A Century Later, Immigrant Story Finds Its Coda
When a young real estate developer acquired some property on Manhattan’s Lower East Side, he figured he’d gotten a deal. But it took some time before recognizing the magnitude of his find.
In 1982, Manhattan’s Lower East Side was not yet the gentrifying wonderland it is today. Judah Klausner was, nevertheless, drawn to the neighborhood’s tenements and their shabby charm. Together with friend Richard Freedman, Klausner bought and renovated a building at the corner of Ridge and Rivington Streets. A year later, the two bought a second building on Ridge Street, and finally they bought the empty lot between their two purchases, at 114 Ridge.
Waiting for the value to increase, Klausner left the plot fallow for the next decade-and-a-half. (His patience would be handsomely rewarded.) But as he began to develop the property, Klausner discovered that he was in possession of the site where his immigrant grandparents had lived almost a century earlier.
While breaking ground on the empty lot, he discovered some buried bricks. Realizing that likely they were once part of a building, he decided to save them. At a family get-together soon thereafter, a cousin informed him that from 1903 to 1905, right after the family’s immigration to the United States, his grandfather and a number of other relatives lived there. The bricks that Klausner saved may once have formed the walls shielding his family.
Klausner’s new building, The Coda, opened in August 2003, just as the neighborhood was booming. “Coda was the first luxury high rise on the Lower East Side,” Klausner said.
Klausner is a musician, and he named the building with a nod toward the area’s musical history. He decorated the lobby walls with scores written by such area Jewish songwriters as Sammy Cahn and Irving Berlin.
While The Coda’s interior is sleek and modern, Klausner adorned the building’s windows with variations on the arched lintels that decorate the windows of the neighboring tenements. The six stone lion heads on the building’s facade are an acknowledgement of Klausner’s great-grandfather Aryeh (Hebrew for lion) Neustadter. A farmer, Neustadter lived in Podkamen, which is located outside Brody, Galicia, once a part of the Austro-Hungarian Empire. After the First World War it was part of the Polish Republic, and since the Second World War it has been part of Ukraine. Though most of Neustadter’s family immigrated to America, he never did.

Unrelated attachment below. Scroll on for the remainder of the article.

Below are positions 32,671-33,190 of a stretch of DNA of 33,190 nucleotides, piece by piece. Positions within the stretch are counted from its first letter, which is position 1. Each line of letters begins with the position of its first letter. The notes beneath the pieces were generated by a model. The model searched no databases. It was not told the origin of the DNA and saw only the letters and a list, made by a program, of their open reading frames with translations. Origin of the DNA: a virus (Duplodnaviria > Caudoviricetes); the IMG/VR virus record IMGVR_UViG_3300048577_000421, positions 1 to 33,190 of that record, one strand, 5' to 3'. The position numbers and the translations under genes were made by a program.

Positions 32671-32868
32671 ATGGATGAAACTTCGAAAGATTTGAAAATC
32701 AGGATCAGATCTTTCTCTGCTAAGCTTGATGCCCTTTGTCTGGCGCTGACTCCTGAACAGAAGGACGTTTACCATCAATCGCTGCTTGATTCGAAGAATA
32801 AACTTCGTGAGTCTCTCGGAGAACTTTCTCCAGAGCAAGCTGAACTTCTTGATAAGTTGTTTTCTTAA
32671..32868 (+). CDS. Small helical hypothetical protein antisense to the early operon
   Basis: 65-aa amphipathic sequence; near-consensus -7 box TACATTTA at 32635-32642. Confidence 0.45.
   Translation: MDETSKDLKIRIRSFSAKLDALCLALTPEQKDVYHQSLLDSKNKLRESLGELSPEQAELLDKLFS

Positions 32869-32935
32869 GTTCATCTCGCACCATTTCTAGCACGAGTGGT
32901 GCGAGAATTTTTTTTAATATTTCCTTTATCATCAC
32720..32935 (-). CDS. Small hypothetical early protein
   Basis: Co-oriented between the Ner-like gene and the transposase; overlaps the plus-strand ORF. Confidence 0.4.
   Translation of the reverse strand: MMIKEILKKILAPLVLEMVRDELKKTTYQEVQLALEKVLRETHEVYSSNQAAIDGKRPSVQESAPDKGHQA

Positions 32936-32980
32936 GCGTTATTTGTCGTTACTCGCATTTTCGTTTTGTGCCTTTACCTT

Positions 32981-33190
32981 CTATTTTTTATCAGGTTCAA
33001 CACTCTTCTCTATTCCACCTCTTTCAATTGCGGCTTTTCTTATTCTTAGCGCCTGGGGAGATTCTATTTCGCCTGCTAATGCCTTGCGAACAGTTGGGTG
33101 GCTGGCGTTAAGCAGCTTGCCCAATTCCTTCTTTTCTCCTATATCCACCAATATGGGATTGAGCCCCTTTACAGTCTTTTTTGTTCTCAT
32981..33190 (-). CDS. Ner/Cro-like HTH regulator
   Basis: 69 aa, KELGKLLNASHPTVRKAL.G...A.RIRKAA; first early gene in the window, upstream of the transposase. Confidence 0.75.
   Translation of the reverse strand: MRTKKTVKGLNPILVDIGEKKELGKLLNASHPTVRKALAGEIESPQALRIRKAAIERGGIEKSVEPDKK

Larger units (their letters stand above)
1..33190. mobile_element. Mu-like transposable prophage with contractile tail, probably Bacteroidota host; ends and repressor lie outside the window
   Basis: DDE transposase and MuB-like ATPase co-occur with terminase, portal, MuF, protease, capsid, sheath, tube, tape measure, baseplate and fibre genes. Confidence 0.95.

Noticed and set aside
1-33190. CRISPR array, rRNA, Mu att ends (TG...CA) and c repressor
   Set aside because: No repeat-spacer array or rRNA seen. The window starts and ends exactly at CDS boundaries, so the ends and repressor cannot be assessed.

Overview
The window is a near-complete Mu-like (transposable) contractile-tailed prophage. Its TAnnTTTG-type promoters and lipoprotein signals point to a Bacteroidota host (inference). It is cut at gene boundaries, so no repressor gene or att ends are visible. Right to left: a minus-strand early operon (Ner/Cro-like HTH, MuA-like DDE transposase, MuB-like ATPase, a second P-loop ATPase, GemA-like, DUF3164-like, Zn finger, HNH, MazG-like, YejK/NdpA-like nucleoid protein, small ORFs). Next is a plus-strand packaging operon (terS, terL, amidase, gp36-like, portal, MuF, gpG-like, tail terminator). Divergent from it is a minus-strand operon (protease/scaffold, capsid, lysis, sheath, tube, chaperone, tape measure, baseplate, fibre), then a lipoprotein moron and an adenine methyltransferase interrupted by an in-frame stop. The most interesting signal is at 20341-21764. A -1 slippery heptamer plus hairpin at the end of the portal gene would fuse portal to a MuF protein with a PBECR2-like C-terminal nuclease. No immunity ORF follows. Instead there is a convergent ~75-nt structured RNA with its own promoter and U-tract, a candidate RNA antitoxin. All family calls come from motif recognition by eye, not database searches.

One final twist remained: Two great-granddaughters of one of the Neustadters who once lived on the street, Sarah and Elena Neustadter, already had spent months in a fruitless apartment search when their mother informed them that their cousin had some property he was looking to rent. Elena coincidentally called Klausner on the day The Coda opened. She went down to the site and was informed by her cousin of the familial connection to the property. After making that discovery, she and her sister determined that “we had to live there.” Elena, who grew up on the Upper West Side and graduated from the Ramaz Upper School, views the process as circular. The descendants of the original immigrants are returning to the Lower East Side. The one big difference: They’re paying a lot more in rent.
Adam J. Sacks, most of whose great-grandparents were avid Forward readers, is currently a New York City Teaching Fellow. He recently served as associate producer on two films in the recent Jewish Museum exhibit on Jewish Women and their salons: “La Juive” and “Sundays at Salka’s.”